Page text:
DallasCowboys.com Staff Writer
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Kavner: Pressure On For Marinelli To Work Wonders
IRVING, Texas – The Cowboys hope George Selvie’s the example and not the outlier.
He’s the player people point to most when referencing Rod Marinelli’s contribution to the line play last year, and he’s set the bar for many of the Cowboys’ most recent signings who haven’t hit their potential in previous stops.
Marinelli’s ability to connect with his linemen and get the best out of them hasn’t gone unnoticed. Every defensive lineman who worked with Marinelli last year raved about the coach’s talents, as owner/general manager Jerry Jones recognized.
“I wouldn’t want to dismiss the contribution he made last year,” Jones said at the NFL Owners Meetings. “He’s not only very accomplished as a coordinator, but he’s certainly recognized by players as well as his peers as being one of the top interior line coaches there are.”
The Cowboys lost potential Hall of Famer DeMarcus Ware this offseason, along with another player in Jason Hatcher who’s coming off an 11-sack season, while Anthony Spencer’s out in free agency.
They signed Henry Melton, who notched seven sacks in 2011 and six in 2012 but is coming off a shortened year from an ACL injury. They signed Jeremy Mincey, who’s got 20 sacks in 66 career games but has only one season with more than five sacks. They signed defensive tackle Terrell McClain, whose career-high in sacks came in 2011, when he had one.
Yet Jones went as far to say at the Owners Meetings that the Cowboys are set to have a better defensive line in 2014 than they had on the field in 2013.
Why? Two reasons - youth and Marinelli. But mostly the latter.
Marinelli helped Selvie, who’d never had more than 1.5 sacks in a season, register a career-high seven last year. He helped Hatcher, who’d never had more than 4.5 sacks in a season, register a career-high 11 last year. He helped Nick Hayden become a starter and he helped a plethora of players, including Jarius Wynn and Everette Brown, register at least a sack in minimal time with the team.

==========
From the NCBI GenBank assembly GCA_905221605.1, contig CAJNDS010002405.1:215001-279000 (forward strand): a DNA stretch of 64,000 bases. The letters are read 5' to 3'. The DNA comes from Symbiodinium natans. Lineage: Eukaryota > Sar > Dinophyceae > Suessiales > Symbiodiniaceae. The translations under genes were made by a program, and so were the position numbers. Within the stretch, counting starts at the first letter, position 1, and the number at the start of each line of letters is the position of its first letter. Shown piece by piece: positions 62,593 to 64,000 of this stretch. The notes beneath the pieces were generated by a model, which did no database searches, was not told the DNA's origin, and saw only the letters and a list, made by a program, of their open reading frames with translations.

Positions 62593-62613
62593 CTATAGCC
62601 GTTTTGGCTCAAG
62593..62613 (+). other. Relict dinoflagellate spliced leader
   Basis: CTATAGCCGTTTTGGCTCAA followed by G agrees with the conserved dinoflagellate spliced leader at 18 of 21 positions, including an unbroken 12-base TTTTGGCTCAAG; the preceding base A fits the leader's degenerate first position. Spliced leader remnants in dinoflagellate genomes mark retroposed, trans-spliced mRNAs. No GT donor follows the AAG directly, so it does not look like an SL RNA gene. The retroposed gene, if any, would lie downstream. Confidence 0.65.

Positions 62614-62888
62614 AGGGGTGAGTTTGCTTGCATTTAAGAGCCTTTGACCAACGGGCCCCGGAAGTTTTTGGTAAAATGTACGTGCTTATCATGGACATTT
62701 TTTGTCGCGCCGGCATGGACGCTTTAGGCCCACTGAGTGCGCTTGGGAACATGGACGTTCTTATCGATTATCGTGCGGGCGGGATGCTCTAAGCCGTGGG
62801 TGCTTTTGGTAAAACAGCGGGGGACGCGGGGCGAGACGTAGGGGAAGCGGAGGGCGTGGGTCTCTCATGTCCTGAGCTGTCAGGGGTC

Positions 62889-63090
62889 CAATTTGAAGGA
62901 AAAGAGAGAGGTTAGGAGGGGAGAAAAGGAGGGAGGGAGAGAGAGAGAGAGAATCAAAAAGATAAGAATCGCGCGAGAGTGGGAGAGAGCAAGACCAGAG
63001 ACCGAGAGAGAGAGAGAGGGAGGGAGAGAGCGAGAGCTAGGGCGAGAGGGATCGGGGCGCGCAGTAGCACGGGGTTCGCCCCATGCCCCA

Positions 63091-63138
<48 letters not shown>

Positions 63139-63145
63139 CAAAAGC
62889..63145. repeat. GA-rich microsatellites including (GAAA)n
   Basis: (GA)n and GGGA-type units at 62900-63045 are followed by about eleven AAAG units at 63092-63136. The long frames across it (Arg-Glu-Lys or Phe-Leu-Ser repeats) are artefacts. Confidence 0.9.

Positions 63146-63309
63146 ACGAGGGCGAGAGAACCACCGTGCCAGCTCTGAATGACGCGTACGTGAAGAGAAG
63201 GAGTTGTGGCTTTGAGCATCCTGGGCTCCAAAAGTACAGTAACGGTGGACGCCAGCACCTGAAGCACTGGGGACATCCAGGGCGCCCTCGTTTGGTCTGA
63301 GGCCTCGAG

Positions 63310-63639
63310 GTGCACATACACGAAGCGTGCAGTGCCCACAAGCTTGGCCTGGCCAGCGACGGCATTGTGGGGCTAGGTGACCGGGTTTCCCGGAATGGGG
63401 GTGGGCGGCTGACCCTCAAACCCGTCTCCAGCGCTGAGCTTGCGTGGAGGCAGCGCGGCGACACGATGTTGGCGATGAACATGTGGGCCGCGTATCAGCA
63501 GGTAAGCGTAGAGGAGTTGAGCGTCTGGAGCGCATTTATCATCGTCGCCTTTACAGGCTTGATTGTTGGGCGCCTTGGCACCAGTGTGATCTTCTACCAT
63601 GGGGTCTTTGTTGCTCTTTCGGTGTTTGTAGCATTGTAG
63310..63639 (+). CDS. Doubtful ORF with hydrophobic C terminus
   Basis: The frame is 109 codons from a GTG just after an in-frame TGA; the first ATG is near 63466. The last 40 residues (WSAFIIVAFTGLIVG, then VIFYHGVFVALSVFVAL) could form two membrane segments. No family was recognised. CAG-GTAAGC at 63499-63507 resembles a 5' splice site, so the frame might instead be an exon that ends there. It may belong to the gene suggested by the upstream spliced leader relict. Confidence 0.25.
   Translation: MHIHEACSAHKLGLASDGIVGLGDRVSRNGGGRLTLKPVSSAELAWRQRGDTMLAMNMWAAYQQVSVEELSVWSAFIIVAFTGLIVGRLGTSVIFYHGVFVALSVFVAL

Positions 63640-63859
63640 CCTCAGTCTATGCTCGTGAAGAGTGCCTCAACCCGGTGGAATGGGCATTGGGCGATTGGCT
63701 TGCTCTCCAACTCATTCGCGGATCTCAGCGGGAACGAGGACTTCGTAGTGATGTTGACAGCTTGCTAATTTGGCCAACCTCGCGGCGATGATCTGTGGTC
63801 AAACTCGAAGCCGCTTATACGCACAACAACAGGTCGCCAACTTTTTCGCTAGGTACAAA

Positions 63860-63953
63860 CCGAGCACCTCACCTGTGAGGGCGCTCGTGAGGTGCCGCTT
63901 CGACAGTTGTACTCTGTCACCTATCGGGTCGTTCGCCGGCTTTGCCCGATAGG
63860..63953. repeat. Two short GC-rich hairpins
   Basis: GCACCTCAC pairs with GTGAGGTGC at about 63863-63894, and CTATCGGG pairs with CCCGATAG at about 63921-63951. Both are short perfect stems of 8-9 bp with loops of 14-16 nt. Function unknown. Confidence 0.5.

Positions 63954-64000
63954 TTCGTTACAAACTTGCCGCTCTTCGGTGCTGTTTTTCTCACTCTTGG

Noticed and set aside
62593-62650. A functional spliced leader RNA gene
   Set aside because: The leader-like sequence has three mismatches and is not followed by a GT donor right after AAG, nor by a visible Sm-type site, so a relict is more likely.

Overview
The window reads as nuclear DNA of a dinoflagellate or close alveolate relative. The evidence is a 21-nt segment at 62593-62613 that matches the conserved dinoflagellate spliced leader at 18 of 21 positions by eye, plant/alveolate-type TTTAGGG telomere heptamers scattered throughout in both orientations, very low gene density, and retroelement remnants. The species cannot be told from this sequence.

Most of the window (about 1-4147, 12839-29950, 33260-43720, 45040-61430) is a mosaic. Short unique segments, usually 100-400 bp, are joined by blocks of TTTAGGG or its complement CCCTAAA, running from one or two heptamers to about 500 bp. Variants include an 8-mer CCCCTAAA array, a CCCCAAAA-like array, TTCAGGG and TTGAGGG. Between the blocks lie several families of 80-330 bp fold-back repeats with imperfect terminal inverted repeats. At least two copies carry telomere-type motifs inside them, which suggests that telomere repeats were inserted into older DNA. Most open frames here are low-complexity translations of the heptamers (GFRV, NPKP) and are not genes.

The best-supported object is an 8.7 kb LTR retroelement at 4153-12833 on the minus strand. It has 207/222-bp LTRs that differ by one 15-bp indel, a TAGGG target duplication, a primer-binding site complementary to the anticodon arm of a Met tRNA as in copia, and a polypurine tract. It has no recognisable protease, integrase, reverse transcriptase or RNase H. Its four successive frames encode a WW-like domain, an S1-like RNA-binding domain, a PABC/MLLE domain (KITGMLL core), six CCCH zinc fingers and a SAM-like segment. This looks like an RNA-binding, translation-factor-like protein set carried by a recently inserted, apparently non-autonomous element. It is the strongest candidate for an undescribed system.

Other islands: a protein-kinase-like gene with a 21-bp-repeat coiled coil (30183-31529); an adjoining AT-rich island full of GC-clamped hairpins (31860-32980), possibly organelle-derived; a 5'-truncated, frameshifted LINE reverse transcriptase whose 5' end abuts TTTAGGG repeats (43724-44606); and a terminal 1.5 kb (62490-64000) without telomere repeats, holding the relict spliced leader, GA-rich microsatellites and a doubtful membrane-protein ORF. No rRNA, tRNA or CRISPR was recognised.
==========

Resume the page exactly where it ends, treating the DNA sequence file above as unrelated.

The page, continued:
He’ll now get the chance to mold more of the overall defense with his promotion from line coach to coordinator.
But we tend to forget about the 10 to 15 or so other defensive linemen who cycled in and out of Dallas without much to show. Marinelli’s one of the best defensive line coaches in the league and some look to him to be a miracle worker, but he can only do so much. A lack of talent on the field is a lack of talent, and coaching can only go so far to mask inefficiencies.
The pro personnel department did well to bring in players last year who were former draft picks with high expectations that just never panned out. Marinelli has demonstrated he can help develop a player like Selvie into a productive starter.
Other times, though, they’re a Marvin Austin, who was a former second-round pick available in free agency that played in one game with the Cowboys before they moved on. Or they’re a Drake Nevis, a former third-round pick available in free agency who was productive in 11 games but was eventually cut after failing to register a sack.
For the Cowboys to truly have a better defensive line this year than they had last year, as Jones mentioned earlier this week, they’ll need Mincey to repeat or surpass that 2011 eight-sack year rather than his other five seasons in the league. They’ll need McClain to take a significant step forward, which many coaches believe is possible in this system. They’ll need Melton to at least reach his 2011 production if not exceed that while coming off a major knee surgery. And they need this to happen with one offseason of work together.
“We’re better today than the line we played with,” Jones said, “And we have players who probably have a better chance of not having as much negative health issues as we did last season.”
Jones’ expectations haven’t lowered with the new personnel. That puts the pressure on for Marinelli to work his magic.